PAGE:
“Therefore let no man glory in men. For all things are yours; Whether Paul, or Apollos, or Cephas, or the world, or life, or death, or things present, or things to come; all are yours; And ye are Christ’s; and Christ is God’s” (1 Cor. 3:21-23).

There it is, the active obedience of Christ, along with everything else. Keep in mind that the active obedience of Christ is an incoherent concept if we try to separate it from His passive obedience on the cross. To do that would be as silly as saying that we have imputed to us the obedience of Jesus on even numbered days, as well as, in a separate category, His obedience of odd numbered days.

Second, to center everything on Christ’s resurrection sidesteps the great problem in all “union with Christ” arguments. The resurrection and ascension are the crowning moments of all that Christ did. This is the time when Christ can be said to have persevered. The resurrection is nothing if not the glory of Christ’s perseverance. But what of those who are united to Christ covenantally who do not persevere (John 15:1-8; Rom. 11:20-21)? Those in Christ who do not persevere cannot have as their only point of entry the perseverence of Christ. This needs to be developed a lot more, and I have been concerned with how easily it just gets ignored in an Olé! kind of way. It reminds me of N.T. Wright playing matador to the pointed horn on the raging bull of John Piper’s central point. But there is more to doing theology than admiring the cape.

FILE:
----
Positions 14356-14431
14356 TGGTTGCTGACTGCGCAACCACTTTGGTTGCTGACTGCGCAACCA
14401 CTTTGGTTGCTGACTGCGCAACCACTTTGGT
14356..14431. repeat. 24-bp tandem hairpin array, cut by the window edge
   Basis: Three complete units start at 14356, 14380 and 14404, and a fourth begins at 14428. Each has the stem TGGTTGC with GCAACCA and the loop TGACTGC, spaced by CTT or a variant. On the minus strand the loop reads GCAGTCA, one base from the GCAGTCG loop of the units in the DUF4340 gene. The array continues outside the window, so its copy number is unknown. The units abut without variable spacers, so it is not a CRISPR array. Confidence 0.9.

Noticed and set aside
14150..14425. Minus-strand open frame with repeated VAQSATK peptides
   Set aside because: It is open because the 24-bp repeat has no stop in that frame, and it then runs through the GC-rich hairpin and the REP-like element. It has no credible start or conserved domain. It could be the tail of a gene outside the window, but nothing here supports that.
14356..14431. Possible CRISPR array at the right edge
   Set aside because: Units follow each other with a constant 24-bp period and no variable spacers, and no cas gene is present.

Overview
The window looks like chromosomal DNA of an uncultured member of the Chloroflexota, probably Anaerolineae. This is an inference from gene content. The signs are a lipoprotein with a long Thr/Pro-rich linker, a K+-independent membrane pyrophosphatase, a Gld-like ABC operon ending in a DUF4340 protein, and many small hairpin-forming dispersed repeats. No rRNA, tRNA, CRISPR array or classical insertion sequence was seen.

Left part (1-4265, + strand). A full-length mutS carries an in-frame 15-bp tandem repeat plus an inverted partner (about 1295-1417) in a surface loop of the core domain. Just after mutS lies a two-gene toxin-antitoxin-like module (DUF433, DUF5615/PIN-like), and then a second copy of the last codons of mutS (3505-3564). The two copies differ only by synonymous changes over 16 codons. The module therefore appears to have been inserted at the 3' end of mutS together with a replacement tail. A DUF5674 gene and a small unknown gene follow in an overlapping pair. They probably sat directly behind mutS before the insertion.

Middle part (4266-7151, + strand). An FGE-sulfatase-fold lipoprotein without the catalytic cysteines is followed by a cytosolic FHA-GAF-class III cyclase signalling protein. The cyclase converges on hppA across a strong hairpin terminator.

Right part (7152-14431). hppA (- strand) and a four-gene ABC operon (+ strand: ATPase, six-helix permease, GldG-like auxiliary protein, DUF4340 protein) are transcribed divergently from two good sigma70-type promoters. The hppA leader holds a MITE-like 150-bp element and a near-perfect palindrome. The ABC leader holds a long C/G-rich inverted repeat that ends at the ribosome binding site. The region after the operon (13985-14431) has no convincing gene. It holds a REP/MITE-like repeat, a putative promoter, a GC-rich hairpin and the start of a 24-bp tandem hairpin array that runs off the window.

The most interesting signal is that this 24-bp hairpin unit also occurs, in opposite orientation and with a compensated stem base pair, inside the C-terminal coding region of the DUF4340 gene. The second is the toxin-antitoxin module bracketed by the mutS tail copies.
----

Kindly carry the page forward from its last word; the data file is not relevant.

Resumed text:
And third, just as a denial of the basic FV insights requires (logically) a denial of the imputation of the active obedience of Christ, so also a denial of the imputation of the active obedience of Christ requires (logically) a rejection of the basic FV insights. I have shown above that the former is necessary. Perhaps someday I will be able to devote some time to that, when it is time for another honorary Th.D.